This step is actually optional. If your unit tests and other automated tests are good enough and if your development organization is confident enough and has a good track record then this step can be skipped and you can deploy directly to customers. Eliminating this step is a primary goal of many continuous development teams. Sometimes it’s just a matter of keeping one last human checkpoint in place, but there are many organizations that deploy to the production servers several times a day without needing this step. This is the fastest way to immediate customer feedback on what you are doing.
Deploy to Customers
Now the fun part, deploying to the production servers for customers. You want this to be the same process as described above so that you know it will work properly. Sometimes you might deploy to one server and have it start serving a set up customers to ensure all is well before allowing the build to go to all servers. Key to this is the ability to seamlessly update the database and have the ability to roll back the changes including the database changes if things go wrong.
Usually when you deploy new features, there have to be database schema changes to support these. Depending on the type of database system you are using whether SQL or NoSQL the types of changes could be quite different. In the SQL world you might add some fields to some tables or add some new tables. Generally when you design your schema changes you need to be cognizant of the demands of continuous deployment. For a web site that needs to be up 24×7, you can’t deploy something that requires hours of data conversion. Generally you want a very simple database design to allow changes without a great deal of fuss. If you end up really needing a major conversion, then this will have to be planned and you need to measure the ROI of such a feature given the disruption to customers of even small outages. Another approach is to make the application smarter so perhaps it can handle old data and new data so that the system can still run as the conversion is in progress. This of course takes more work that simply shutting things down, but becomes the cost of doing business in the 24×7 SaaS world.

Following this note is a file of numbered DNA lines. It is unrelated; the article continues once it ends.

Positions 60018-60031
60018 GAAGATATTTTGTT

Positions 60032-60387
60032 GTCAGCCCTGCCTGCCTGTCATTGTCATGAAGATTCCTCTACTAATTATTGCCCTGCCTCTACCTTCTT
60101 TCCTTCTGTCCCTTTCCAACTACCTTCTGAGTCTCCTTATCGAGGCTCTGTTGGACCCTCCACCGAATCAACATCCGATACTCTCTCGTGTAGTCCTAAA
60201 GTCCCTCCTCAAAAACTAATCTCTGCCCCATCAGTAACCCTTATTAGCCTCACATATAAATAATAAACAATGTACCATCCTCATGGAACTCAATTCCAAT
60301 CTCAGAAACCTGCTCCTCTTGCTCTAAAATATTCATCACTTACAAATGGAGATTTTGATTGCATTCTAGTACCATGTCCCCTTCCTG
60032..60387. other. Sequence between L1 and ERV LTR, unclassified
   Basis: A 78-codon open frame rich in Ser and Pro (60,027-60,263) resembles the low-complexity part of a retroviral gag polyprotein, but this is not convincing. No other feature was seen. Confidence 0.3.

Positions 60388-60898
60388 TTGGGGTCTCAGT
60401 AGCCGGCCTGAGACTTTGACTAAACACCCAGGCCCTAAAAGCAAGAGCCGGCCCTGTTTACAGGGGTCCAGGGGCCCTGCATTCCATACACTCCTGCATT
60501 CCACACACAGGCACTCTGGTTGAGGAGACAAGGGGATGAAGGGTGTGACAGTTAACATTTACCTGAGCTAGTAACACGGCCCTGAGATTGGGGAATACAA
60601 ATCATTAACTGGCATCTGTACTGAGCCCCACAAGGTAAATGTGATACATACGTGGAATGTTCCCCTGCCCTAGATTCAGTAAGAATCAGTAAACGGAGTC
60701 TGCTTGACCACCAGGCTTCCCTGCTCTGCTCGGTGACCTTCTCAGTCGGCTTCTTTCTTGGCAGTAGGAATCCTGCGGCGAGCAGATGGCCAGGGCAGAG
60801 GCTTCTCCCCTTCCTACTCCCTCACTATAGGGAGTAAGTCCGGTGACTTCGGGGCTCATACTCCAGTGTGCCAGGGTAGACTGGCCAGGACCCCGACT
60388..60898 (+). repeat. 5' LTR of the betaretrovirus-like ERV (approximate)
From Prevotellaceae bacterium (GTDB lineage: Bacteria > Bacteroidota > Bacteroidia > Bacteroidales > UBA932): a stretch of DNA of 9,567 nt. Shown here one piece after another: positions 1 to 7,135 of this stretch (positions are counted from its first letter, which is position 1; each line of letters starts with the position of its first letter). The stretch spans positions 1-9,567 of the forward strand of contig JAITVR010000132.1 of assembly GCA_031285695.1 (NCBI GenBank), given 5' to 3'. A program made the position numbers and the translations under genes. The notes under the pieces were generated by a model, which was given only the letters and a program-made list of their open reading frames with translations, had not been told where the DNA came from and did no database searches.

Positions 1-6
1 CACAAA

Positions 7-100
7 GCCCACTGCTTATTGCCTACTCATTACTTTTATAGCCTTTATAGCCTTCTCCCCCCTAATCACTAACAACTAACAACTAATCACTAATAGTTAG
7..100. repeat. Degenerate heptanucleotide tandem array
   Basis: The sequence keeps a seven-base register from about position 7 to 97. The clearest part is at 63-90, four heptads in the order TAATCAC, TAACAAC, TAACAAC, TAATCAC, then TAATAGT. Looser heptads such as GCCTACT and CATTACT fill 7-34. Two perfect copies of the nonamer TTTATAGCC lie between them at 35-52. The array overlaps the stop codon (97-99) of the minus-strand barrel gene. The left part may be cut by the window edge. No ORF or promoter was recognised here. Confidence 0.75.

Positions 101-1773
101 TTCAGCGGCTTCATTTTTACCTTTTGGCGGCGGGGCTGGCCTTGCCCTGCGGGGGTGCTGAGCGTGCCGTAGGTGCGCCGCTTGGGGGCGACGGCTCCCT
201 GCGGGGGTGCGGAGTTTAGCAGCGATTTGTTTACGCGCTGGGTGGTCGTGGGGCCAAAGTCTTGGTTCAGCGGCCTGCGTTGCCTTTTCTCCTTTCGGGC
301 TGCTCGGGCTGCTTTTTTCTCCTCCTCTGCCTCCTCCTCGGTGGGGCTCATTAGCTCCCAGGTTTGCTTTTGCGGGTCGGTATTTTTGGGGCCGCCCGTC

Besides providing scripts and/or programs to convert the database, you have to provide scripts and/or programs to un-convert the database. By the same token if something goes wrong, say users start having problems, then you need to roll back the database changes (and the newly deployed build), again without causing a huge service blackout. This side of things can be very challenging. These processes need to be a heavy focus for unit and other automated testing.
Not all changes that pass all the testing and have been approved by all departments end up delighting customers. Often some unforeseen usage causes the new features to greatly irritate your customers, who then tell you and the world all about their annoyance on Twitter, LinkedIn, Facebook, etc. At this point you may need to make the hard decision to roll-back the newly deployed build along with any artifacts like database changes.
Even though we hate doing this, we need to remember that customer satisfaction is job one and that if we keep annoying them, they will go to another service that won’t annoy them so much. All this is a part of being Agile, customer focused and applying validated learning. Basically learn everything you can about what happened so you can do better next time and actually delight your customers. Over time you will probably become comfortable with rolling back at the first sign of trouble and just chalk it up to a learning experience.
As part of continuous deployment, you need continuous monitoring of your systems. You need to know what features people are using and how. From this you can learn where your users are running into problems and use this information to improve the situation for future builds.
You can also save yourself the headache of a Twitter storm if you detect a problem users are having before too many get mad about it and either fix or roll-back the annoyance.
The nice things about SaaS services is that you have complete control of the service and can track all sorts of usage metrics and information (of course subject to privacy policies).
A rather good blog post on WordPress’ experience with continuous deployment is here (the site this blog is hosted on). Just to emphasize that many companies are really doing this. In WordPress’ case deploying around 16 builds per day to customers. As companies perfect this process it is becoming a competitive weapon where whoever does this best, innovates faster and leaves their competition in the dust.